Federal authorities have arrested “crying Nazi” Christopher Cantwell for a violent and vulgar threat he allegedly made last year in an apparent attempt to extort information about a rival neo-Nazi, new court documents reveal.
According to a federal indictment unsealed on Thursday — first noticed by Seamus Hughes, an extremism researcher at George Washington University — Cantwell is accused of sending a threatening message to an unidentified man over the messaging app Telegram on June 16, 2019.
“So if you don’t want me to come and f*ck your wife in front of your kids, then you should make yourself scarce,” Cantwell allegedly wrote in the message. “Give me Vic, it’s your only out.”
The message, the indictment alleges, was an attempt to extort “personal identifying information” about a “man known by the on-line pseudonym ‘VM.’”
“Vic” and “VM” both likely refer to the pseudonymous podcast host “Vic Mackey,” a vile and yet-to-be-identified neo-Nazi with whom Cantwell has had a long-running feud.
It’s unclear how the man Cantwell allegedly threatened might know Vic Mackey’s real identity.
Cantwell, a radio host who gained infamy for his role in the deadly 2017 white supremacist rally in Charlottesville, Virginia, is charged with two counts of extortionate interstate communications and threatening interstate communications.
According to The Keene Sentinel, federal law enforcement agents were spotted near Cantwell’s home in Keene, New Hampshire, early Thursday morning, although it’s not yet confirmed that’s where the arrest was made.
Cantwell gained national notoriety after being featured in a viral Vice News documentary about the violent August 2017 “Unite the Right” rally. The rally resulted in a neo-Nazi named James Alex Fields Jr. driving his car into a crowd of counterprotesters, killing 32-year-old Heather Heyer.
Cantwell also participated in a tiki torch-lit march through Charlottesville the night before rally during which he chanted “Jews will not replace us!” and at one point assaulted counterprotesters. He was later charged with multiple felonies over the assaults and took a plea deal that sentenced him to time served. He was also banned from the state of Virginia for five years.
In a video he later posted online, Cantwell cried over the criminal charges he received for his actions in Charlottesville, earning him the nickname “the crying Nazi.”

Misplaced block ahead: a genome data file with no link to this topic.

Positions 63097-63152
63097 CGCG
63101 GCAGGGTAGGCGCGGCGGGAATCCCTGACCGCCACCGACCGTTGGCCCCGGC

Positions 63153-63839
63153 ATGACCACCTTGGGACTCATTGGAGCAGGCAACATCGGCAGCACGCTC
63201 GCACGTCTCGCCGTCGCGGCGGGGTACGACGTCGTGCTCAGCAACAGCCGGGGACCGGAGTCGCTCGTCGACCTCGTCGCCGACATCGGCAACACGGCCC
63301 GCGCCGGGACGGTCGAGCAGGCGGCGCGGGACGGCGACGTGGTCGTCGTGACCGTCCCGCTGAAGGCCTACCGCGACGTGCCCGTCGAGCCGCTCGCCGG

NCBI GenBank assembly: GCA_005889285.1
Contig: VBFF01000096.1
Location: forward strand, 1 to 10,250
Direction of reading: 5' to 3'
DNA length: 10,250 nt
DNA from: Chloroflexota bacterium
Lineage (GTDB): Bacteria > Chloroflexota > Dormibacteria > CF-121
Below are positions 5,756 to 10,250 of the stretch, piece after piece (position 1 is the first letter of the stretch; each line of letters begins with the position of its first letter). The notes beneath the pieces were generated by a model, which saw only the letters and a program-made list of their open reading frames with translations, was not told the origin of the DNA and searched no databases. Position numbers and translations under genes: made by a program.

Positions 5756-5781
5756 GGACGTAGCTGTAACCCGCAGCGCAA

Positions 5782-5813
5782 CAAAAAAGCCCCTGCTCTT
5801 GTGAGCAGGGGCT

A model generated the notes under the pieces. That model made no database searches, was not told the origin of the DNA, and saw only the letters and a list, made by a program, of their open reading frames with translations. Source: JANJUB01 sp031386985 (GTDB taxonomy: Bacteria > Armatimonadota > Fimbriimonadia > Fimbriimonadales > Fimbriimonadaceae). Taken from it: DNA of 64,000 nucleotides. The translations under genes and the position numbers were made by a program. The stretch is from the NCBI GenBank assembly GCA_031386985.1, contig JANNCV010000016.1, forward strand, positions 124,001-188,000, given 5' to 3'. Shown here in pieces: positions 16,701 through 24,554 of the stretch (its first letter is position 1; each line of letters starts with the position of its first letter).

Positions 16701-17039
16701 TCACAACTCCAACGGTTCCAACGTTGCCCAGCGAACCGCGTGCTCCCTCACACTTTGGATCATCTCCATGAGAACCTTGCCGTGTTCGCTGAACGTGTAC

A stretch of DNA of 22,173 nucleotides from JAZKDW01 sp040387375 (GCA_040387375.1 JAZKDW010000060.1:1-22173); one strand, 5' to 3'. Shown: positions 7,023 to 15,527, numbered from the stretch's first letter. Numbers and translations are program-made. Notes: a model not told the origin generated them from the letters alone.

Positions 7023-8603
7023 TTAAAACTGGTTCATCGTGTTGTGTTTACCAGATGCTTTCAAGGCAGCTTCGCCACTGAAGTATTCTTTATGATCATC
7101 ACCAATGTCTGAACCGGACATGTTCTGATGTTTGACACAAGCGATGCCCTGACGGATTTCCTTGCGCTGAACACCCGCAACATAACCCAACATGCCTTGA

Over the last two years, Cantwell has continued to spout racist and anti-Semitic propaganda online and on a pair of radio shows he hosts.
He has also repeatedly harassed and threatened leftist and anti-fascist activists.
“Chris has engaged in violent harassment and threats against many people for many years,” Emily Gorcenski, an activist who protested in Charlottesville and who says she has since fled the U.S. due to Cantwell’s threats, told HuffPost. “It’s not shocking he was arrested for it.”
“What’s shocking,” Gorcenski continued, “is that the indictment doesn’t appear to be connected to any of the people involved in his other legal matters who he repeatedly violently threatened.”
Gorcenski is one of two people who have sued Cantwell over his threats and harassment.
Cantwell is also a defendant in a lawsuit filed by the nonprofit social justice group Integrity First for America for his role in orchestrating violence in Charlottesville.
“Today’s indictment describes only a tiny fraction of Cantwell’s horrifying track record of violence and bigotry,” Integrity First for America Executive Director Amy Spitalnick said in a statement Thursday.
“From orchestrating the Charlottesville violence with the intent of instigating a race war and gassing Jews, to vile threats against our lead counsel ― as well as journalists and others around the country ― this country is safer with Cantwell in custody.”
Cantwell is set to appear in court Thursday afternoon.
CORRECTION: A previous version of this article misidentified Integrity First for America as Integrity for America.